Public Choice

, Volume 176, Issue 1–2, pp 79–106 | Cite as

Saying versus doing: a new donation method for measuring ideal points

  • Nicholas Haas
  • Rebecca B. MortonEmail author


Scaling methods pioneered by Poole and Rosenthal (Am J Polit Sci 29(2):357–384, 1985) redefined how scholars think about and estimate the ideologies of representatives seated in the US Congress. Those methods also have been used to estimate citizens’ ideologies. Whereas studies evaluating Congress typically use a behavioral measure, roll call votes, to estimate where representatives stand on the left-right ideological spectrum, those of the public most often have relied on survey data of stated, rather than revealed, preferences. However, measures of individuals’ preferences and, accordingly, estimates of their ideal points, may differ in important ways based on how preferences are elicited. In this paper, we elicit the same individuals’ preferences on the same 10 issues using two different methods: standard survey responses measured on a Likert scale and a donation exercise wherein individuals are forced to divide $1.50 between interest groups with diametrically opposed policy preferences. Importantly, expressing extreme views is costless under the former, but not the latter, method. We find that the type of elicitation method used is a significant predictor of individuals’ ideal points, and that the elicitation effect is driven primarily by Democratic respondents. Under the donation method, the ideal points of Democrats in the aggregate shift left, particularly for those Democrats who are politically engaged. In contrast, wealthy Democrats’ ideal points shift to the right. We also document effects for Republicans and Independents and find that overall polarization is similar under both elicitation methods. We conclude with a discussion of our results, and the consequences and tradeoffs of each elicitation method.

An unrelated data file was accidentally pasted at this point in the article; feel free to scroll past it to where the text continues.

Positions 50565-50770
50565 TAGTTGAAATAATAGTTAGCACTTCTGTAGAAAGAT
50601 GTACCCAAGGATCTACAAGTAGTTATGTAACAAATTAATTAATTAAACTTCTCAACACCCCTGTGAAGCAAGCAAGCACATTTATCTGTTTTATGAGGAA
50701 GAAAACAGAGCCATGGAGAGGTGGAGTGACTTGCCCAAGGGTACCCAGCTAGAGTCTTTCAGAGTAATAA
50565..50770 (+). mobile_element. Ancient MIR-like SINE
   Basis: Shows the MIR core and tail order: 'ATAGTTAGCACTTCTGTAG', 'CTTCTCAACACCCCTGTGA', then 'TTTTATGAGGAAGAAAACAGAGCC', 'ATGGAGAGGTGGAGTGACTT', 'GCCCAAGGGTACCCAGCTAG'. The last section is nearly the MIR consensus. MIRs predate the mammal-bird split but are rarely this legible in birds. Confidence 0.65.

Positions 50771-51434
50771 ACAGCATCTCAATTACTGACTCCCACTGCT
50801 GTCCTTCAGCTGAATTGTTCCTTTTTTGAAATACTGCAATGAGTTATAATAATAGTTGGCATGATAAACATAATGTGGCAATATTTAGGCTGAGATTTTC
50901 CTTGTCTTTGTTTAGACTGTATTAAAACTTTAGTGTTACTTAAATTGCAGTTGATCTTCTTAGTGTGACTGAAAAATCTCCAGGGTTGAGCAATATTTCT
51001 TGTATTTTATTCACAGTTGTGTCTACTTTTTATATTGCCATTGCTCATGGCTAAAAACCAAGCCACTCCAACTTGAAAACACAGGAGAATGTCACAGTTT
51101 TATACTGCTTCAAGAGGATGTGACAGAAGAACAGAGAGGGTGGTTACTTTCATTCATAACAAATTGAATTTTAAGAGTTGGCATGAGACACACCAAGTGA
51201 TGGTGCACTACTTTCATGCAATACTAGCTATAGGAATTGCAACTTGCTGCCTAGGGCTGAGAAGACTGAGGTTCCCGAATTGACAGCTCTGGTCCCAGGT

Survey methods Polarization Preference elicitation Ideal point estimation Bayesian estimation 

JEL Classification

C1 C83 D7 



We acknowledge the helpful research assistance of Arusyak Hakhnazaryan. We thank Douglas von Kohorn for helpful comments. The authors take credit for all errors. This research was approved by NYU’s Institutional Review Board under protocol IRB # 1304.

Supplementary material

11127_2018_558_MOESM1_ESM.pdf (181 kb)
Supplementary material 1 (pdf 180 KB)
11127_2018_558_MOESM2_ESM.pdf (149 kb)
Supplementary material 2 (pdf 148 KB)


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Copyright information

© Springer Science+Business Media, LLC, part of Springer Nature 2018

Authors and Affiliations

  1. 1.Department of PoliticsNew York UniversityNew YorkUSA
  2. 2.Social Science Experimental LaboratoryNYU Abu DhabiAbu DhabiUnited Arab Emirates

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